FOCAL Advertising - Place your advert here. Click here for further details

Alarming Rise in Illegal Tiger Skin Trade

6 October 2004

Environmental Investigators Reveal Alarming Rise in Illegal Tiger Skin Trade at CITES Meeting in Bangkok

The illegal trade in tiger skins has surged to alarming levels over the last five years, and poses a direct threat to the world's dwindling population of wild tigers, according to new evidence
released by the London-based Environmental Investigation Agency (EIA) today.

EIA's new report, entitled "The Tiger Skin Trail", was released as
delegates from over 160 countries gathered in Bangkok for a meeting of the
Convention on International Trade in Endangered Species (CITES), the global
agreement that regulates trade in endangered animals and plants.

Debbie Banks, EIA's Tiger Campaign Leader, said: "Detailed field
investigations reveal the existence of well-organised syndicates trafficking
tiger and leopard skins between India, Nepal, Tibet Autonomous Region and
China. Better enforcement cooperation between the countries involved is
urgently needed to combat this growing menace to the last remaining 5,000
wild tigers."

In October 2003, customs officers in Tibet Autonomous Region intercepted a
record haul of 31 tiger skins and 581 leopard skins being trucked towards
the capital Lhasa. Intelligence collated by EIA shows a surge in tiger and
leopard skin seizures, and reveals the existence of cross-border networks
smuggling poached skins from India and Nepal into the Tibet Autonomous
Region and China.

While international trade in tigers has been banned under CITES since 1975
(except for the Siberian sub-species, added in 1987), EIA's evidence shows
continued demand which is fuelling poaching and illegal trade. With a single
tiger skin selling for $10,000 in Lhasa, the traffickers' profit motive is clear, and the risk of

capture minimal as wildlife crime is not a priority issue.

EIA's analysis of the tiger skin trade reveals serious flaws in enforcement
cooperation between the countries through which the skins are smuggled. With
the theme of improved enforcement against illegal wildlife traders being set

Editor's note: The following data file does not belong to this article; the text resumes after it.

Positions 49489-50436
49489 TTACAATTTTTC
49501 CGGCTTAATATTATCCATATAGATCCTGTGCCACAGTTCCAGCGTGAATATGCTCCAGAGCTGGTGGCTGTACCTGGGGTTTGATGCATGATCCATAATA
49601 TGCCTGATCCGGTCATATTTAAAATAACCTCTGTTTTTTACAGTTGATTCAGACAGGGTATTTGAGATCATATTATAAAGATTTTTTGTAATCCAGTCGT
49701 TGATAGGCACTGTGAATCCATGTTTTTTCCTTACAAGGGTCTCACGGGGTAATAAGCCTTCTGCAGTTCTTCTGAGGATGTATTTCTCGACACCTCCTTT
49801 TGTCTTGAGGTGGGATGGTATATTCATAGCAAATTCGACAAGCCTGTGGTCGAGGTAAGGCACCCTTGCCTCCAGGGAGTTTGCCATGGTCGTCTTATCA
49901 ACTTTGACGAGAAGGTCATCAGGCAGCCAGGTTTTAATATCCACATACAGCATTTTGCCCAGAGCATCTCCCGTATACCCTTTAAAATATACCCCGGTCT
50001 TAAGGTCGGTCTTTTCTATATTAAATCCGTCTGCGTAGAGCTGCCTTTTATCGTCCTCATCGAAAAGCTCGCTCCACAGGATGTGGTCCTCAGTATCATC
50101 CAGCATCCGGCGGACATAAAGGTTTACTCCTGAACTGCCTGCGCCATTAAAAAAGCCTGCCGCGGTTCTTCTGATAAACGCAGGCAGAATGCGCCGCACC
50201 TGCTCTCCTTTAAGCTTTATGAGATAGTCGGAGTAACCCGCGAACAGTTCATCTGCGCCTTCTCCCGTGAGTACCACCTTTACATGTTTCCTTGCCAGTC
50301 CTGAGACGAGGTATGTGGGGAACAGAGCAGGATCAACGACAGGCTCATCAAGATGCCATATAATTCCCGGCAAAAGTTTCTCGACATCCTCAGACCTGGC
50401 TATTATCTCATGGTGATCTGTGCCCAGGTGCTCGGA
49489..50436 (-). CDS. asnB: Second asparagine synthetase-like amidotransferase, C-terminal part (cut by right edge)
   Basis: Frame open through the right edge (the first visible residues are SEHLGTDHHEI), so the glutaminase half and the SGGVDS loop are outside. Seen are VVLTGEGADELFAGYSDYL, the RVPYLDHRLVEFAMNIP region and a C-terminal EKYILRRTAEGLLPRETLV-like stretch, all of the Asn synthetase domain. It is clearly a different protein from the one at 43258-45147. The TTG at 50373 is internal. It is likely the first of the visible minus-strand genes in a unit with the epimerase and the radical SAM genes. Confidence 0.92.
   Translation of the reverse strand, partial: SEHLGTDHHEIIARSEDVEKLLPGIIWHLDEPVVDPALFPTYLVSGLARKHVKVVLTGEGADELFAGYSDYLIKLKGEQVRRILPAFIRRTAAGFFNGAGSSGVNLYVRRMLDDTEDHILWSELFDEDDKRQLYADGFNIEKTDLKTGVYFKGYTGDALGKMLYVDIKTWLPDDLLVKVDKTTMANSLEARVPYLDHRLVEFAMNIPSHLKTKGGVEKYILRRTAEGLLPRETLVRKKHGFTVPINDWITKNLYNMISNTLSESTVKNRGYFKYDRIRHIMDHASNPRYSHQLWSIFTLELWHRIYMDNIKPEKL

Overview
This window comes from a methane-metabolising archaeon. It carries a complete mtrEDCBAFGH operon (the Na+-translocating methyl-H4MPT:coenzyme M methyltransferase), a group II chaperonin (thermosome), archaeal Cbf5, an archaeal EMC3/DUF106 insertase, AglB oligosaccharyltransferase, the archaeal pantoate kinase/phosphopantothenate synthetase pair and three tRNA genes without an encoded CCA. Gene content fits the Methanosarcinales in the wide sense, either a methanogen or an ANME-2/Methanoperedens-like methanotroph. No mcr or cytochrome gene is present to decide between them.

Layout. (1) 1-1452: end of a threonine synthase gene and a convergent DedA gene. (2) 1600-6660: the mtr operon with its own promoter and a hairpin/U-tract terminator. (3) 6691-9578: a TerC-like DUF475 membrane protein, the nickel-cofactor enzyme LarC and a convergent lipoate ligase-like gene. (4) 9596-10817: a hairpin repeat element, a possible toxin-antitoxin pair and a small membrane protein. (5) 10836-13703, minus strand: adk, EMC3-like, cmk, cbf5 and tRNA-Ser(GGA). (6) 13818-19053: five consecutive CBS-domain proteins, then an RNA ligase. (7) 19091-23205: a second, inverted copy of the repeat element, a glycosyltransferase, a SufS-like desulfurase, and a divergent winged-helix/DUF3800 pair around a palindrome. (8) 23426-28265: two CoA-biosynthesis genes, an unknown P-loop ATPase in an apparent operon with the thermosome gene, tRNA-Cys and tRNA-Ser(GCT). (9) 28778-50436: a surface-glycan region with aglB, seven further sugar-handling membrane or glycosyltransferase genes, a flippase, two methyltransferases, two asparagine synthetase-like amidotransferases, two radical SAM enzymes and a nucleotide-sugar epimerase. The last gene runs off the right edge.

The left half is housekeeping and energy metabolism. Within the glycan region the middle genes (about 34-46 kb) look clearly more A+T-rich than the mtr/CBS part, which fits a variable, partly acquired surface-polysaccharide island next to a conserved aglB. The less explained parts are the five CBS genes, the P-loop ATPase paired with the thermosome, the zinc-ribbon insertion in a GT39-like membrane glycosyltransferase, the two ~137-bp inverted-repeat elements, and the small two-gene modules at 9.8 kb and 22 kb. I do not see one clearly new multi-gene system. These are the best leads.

at this CITES meeting by the opening speech of Thai Prime Minister Thaksin
Shinawatra, EIA urges India, Nepal and China to work together to combat the
skin trade threatening the world's tigers.

Banks continued: "Tigers poached in India are ending up as luxury décor in
the homes of wealthy Chinese, and are often smuggled through Nepal. The huge
seizure in Lhasa shows that effective enforcement is possible. We call on
the three countries to intensify their efforts and to join forces to halt
this trade, and for the CITES meeting to fully support such measures."


For more information, please contact:

Bangkok:
Julian Newman +66 (0) 47269288 (mobile)
Email: juliannewman@eia-international.org

London:
Ashley Misplon +44 207 354 7960 day
+44 207 419 4384 evening
Email: ashleymisplon@eia-international.org

Copies of the report and a video news release (Beta) are available on
request.

Editor's notes:

* The Environmental Investigation Agency (EIA) is a non-profit,
environmental campaigning organisation with offices in London, UK and
Washington, DC.
* The 13th Meeting of the Conference of the Parties to the Convention on
International Trade in Endangered Species is being held in Bangkok,
Thailand, from 2nd to 14th October.
* On Thursday 7th October Committee II of the CITES meeting will discuss the
conservation of Asian Big Cats, including tigers and leopards.

Ashley Misplon
Communications & Press Co-ordinator
Environmental Investigation Agency (EIA)
62/63 Upper Street
London N1 0NY

0207 354 7984 direct line
020 7354 7960 telephone
020 7354 7961 fax

www.eia-international.org

EIA is an independent, international campaigning organisation committed to
investigating and exposing environmental crime.